Iron Dome: Hero or villain?

This system could do more harm than good if it makes government deem rocket fire "tolerable."

March 19, 2012 15:04
Smoke trails after rockets are fired in Gaza

Smoke trails from rockets being fired in Gaza 311 (R). (photo credit: Yannis Behrakis / Reuters)

The Iron Dome anti-missile system has been popularly dubbed the hero of the recent violence out of Gaza, and in some ways, rightly so. It prevented casualties and property damage. It spared countless Israelis the anguish of having a loved one injured or killed or a house destroyed. It saved significant amounts of money: Despite costing far more than the Palestinians’ Qassam and Grad rockets, an Iron Dome missile costs less than rebuilding a home or factory or treating severe injuries – expenses the government would otherwise have to cover, since by law, it must compensate its citizens for all terrorism-related damage.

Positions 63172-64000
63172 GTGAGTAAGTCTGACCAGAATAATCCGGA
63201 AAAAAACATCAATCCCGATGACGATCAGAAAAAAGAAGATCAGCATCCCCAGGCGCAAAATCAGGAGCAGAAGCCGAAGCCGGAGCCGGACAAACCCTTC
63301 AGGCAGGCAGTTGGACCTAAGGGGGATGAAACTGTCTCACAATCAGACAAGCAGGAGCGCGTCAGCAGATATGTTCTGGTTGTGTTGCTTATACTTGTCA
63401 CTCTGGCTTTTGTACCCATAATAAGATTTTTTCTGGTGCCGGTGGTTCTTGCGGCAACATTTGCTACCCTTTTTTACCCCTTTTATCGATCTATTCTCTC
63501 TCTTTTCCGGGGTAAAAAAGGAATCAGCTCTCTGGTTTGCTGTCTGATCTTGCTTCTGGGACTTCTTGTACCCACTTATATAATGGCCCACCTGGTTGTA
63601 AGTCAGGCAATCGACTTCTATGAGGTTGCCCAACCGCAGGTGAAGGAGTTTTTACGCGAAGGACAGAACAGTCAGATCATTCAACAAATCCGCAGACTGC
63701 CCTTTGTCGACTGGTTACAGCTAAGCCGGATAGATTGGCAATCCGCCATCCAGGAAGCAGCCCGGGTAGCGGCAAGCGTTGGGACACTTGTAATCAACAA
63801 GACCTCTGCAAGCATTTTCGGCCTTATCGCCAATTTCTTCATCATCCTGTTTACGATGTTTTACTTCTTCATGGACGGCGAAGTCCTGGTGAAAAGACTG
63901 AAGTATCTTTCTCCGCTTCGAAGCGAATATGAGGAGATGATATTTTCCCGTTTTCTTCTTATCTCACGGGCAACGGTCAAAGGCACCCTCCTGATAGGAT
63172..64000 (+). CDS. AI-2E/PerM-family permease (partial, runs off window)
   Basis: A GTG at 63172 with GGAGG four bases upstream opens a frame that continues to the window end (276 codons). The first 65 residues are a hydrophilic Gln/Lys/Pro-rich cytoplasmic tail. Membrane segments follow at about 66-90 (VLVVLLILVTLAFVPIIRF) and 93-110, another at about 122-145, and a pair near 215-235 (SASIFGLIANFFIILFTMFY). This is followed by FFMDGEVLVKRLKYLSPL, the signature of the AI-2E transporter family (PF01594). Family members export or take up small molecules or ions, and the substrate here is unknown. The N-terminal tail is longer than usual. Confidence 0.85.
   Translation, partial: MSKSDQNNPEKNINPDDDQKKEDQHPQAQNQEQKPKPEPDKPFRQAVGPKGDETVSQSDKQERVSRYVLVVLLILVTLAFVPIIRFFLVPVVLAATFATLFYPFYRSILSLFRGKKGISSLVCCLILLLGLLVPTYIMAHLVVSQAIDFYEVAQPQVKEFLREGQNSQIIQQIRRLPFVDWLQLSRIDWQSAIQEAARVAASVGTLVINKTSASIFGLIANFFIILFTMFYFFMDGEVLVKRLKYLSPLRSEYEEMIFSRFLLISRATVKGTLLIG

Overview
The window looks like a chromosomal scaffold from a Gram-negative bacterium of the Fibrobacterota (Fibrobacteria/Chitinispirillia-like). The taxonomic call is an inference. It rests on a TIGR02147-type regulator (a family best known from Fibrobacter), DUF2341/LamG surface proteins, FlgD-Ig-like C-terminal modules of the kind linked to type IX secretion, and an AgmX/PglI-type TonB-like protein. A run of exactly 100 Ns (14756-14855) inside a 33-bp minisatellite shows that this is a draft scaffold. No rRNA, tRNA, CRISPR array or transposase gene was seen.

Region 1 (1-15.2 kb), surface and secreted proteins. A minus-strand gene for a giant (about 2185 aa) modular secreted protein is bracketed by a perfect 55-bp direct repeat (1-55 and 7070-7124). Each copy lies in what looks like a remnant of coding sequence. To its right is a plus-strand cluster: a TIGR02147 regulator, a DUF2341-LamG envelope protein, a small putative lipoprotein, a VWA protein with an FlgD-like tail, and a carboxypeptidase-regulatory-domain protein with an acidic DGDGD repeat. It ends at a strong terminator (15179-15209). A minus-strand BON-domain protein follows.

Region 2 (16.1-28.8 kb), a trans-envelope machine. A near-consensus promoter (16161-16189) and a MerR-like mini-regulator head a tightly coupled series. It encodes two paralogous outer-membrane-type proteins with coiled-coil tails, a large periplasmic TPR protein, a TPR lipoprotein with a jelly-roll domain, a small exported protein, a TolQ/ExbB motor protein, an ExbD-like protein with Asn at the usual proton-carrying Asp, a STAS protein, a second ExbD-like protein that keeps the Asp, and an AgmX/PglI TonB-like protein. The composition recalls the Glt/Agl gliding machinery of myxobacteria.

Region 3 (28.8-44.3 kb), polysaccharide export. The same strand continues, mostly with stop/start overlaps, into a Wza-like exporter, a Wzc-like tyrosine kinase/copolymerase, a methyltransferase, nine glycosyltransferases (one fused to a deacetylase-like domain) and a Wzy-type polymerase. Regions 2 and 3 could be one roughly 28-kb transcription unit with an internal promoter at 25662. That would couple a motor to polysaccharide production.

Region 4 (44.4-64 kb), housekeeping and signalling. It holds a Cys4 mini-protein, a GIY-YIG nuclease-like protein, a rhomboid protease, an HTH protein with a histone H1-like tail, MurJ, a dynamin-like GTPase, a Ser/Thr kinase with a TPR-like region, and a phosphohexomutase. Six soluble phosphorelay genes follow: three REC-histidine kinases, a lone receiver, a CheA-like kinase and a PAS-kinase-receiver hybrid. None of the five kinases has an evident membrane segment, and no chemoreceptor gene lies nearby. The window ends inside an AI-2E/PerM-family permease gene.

Finally, Iron Dome gave the government diplomatic and military maneuvering room. There’s a reasonable argument to be made that now, when Israel has finally managed to focus international attention on Iran, and Syrian President Bashar Assad has focused it on Iran’s ally in Damascus, is not the moment to divert the world’s attention back to the Israeli-Palestinian conflict. Indeed, such a diversion was likely what the Iranian-backed Islamic Jihad sought when it seized on Israel’s killing of a senior official from another organization, the Popular Resistance Committees, as an excuse for massive rocket fire on the south.


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